Racism

Bishops
During his first address as Council of Bishops president, Bishop Thomas J. Bickerton urged fellow United Methodists to begin pivoting toward what they hope The United Methodist Church will be in the future. Bickerton’s address was livestreamed on the opening day of the Council of Bishops virtual meeting, which will be in open session again Aug. 26. Screengrab courtesy of the Council of Bishops via Zoom by UM News.

Bishop urges end to falsehoods, pivot to future

Bishop Thomas J. Bickerton used his first address as Council of Bishops president to call on backers of a breakaway denomination to stop mischaracterizing The United Methodist Church.
Church Leadership
A Duke University study on salary disparities between Black and white United Methodist pastors in North and South Carolina shows that Black pastors make substantially less than their white counterparts. Researchers have offered strategies to close the gap. Graphic by Laurens Glass, UM News.

Striving for equity in pastor salaries

A Duke University study on salary disparities between Black and white United Methodist pastors in North and South Carolina shows that Black pastors make substantially less than their white counterparts, and the researchers offer up some strategies to close the gap.
Racism
The Revs. Pauline Kang and Motoe Foor lead Holy Communion during opening worship at the 2018 Ohana Conference in Honolulu, Hawaii. The conference was held by the Association of Asian American and Pacific Islander Clergywomen (AAPIC) and the National Association of Korean American United Methodist Clergywomen (NAKAUMC). Photo by Thomas Kim, UM News.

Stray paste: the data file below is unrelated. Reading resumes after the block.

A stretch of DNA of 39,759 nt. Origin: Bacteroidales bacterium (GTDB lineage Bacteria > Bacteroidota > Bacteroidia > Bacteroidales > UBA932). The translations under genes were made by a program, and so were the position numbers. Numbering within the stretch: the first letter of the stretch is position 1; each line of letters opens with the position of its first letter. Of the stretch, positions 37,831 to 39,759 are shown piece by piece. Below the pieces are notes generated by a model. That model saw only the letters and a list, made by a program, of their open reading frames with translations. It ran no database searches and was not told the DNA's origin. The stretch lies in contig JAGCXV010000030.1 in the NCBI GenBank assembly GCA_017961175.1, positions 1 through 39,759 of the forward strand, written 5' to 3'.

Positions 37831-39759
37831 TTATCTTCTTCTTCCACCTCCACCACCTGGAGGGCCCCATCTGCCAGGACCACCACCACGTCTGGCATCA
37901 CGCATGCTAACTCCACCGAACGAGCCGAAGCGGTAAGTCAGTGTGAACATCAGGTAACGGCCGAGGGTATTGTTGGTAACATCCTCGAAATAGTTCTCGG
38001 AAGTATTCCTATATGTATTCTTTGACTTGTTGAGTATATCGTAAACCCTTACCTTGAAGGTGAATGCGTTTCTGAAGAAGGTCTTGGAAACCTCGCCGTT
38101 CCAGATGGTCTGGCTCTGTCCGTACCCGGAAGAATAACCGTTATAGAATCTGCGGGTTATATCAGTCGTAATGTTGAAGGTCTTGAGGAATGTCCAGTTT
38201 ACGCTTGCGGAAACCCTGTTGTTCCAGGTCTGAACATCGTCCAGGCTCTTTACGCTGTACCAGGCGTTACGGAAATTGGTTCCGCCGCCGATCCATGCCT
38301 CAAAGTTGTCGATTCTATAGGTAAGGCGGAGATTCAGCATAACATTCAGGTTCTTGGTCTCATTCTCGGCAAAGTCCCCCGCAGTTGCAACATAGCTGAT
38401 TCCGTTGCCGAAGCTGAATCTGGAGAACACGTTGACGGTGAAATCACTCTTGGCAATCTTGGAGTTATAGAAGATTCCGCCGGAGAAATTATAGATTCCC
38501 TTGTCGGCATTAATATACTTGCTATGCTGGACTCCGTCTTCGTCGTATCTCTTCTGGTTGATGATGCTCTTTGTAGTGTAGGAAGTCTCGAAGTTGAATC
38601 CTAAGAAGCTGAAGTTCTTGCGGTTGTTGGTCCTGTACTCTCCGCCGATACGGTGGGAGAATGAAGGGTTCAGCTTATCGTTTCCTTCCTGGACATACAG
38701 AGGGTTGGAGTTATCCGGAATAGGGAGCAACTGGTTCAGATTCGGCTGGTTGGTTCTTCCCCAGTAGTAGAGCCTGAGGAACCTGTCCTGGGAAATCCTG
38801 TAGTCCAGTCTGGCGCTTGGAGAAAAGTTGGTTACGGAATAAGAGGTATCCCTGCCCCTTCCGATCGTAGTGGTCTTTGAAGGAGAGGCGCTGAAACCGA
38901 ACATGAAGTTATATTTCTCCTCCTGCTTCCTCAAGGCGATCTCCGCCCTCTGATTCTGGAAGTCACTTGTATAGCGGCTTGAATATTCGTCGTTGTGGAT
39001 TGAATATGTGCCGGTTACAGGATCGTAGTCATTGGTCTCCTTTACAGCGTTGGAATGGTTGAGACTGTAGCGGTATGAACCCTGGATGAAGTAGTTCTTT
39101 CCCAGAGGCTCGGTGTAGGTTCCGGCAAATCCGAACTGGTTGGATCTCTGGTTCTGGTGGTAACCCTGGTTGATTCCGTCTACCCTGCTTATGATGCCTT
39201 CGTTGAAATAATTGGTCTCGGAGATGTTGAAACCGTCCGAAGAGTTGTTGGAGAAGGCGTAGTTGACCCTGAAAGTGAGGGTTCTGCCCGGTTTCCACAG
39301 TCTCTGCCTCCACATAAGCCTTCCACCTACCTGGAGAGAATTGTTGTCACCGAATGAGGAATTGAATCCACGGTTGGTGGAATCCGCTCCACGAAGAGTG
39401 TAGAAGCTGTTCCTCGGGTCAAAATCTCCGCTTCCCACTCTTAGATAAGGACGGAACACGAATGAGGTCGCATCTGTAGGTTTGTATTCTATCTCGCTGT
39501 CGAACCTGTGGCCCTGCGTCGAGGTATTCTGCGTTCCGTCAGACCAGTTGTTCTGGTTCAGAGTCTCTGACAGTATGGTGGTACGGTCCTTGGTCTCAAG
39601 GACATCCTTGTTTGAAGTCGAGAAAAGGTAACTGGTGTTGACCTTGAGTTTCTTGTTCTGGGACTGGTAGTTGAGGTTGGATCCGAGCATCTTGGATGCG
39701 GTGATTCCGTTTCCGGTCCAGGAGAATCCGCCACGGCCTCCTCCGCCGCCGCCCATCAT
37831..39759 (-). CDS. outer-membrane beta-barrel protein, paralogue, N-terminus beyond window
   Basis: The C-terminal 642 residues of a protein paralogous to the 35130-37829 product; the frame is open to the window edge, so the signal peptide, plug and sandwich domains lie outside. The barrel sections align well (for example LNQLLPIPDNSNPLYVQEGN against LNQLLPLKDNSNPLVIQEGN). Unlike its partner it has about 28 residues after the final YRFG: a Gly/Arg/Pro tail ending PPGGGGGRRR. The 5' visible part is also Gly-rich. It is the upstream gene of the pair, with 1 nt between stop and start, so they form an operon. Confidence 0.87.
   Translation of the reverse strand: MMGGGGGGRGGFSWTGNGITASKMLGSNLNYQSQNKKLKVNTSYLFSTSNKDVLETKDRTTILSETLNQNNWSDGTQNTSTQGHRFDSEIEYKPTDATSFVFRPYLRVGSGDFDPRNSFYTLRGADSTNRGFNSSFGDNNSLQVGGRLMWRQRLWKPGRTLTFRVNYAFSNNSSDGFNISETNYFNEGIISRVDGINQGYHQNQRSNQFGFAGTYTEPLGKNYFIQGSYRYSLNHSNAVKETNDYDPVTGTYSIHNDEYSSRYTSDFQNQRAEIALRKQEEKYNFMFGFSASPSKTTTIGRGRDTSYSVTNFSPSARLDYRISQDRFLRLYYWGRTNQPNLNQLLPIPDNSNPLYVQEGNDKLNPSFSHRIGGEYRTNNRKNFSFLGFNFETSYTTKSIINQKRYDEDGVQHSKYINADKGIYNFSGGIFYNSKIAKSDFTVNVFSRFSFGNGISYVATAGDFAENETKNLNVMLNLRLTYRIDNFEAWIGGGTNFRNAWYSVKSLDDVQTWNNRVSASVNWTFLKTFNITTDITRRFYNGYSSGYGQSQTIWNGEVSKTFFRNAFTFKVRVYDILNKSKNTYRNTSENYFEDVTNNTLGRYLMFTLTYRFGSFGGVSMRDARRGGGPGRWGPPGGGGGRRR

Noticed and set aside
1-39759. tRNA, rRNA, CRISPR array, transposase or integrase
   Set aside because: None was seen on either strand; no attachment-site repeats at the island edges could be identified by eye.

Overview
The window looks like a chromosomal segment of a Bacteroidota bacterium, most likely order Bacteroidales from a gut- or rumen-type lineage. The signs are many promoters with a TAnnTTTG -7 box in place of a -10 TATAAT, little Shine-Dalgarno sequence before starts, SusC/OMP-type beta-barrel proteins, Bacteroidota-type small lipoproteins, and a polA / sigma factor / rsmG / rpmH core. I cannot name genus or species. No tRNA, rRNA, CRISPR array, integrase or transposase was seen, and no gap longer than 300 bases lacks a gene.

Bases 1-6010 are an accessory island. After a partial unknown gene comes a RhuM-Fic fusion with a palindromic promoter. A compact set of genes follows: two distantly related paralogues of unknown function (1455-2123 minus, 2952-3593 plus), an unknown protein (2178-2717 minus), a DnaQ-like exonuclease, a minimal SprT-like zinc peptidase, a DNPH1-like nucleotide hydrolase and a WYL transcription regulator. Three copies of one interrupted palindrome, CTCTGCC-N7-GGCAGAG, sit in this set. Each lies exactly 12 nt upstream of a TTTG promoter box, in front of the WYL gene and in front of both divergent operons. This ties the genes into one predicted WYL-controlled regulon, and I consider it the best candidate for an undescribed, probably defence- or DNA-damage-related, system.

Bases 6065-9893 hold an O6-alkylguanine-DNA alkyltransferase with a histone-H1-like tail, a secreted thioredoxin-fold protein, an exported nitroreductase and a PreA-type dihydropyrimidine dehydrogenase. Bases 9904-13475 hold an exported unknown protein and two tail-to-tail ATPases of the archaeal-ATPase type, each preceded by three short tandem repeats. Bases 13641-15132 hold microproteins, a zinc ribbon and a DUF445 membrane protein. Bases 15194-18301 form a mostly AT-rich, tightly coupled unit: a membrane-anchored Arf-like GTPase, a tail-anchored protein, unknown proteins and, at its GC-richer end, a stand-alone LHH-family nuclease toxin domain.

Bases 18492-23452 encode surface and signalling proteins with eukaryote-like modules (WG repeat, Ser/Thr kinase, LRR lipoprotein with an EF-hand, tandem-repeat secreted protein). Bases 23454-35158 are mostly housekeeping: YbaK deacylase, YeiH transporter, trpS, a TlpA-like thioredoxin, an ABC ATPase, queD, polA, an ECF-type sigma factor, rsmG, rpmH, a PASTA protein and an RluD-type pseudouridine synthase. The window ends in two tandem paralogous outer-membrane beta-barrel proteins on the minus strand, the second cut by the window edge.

Ask The UMC: How can United Methodists address racism against Asian Americans and Pacific Islanders?

Asian and Pacific Islanders in the United States have continued to face racism from governmental actions and white supremacy since at least the middle of the 19th century. United Methodists are called in baptism to resist these and all forms of evil, injustice, and oppression.
Racism
The Rev. Giovanni Arroyo serves as top executive of the United Methodist Commission on Religion and Race, the agency formed to hold the denomination accountable to its commitment to reject racism in the life of the church. Photo by Mike DuBose, UM News.

Asking the hard questions about race

A native of Puerto Rico, the Rev. Giovanni Arroyo knows firsthand what it’s like to be a minority in America, and that experience informs the way he pursues his mission as The United Methodist Church’s point person on inclusion.

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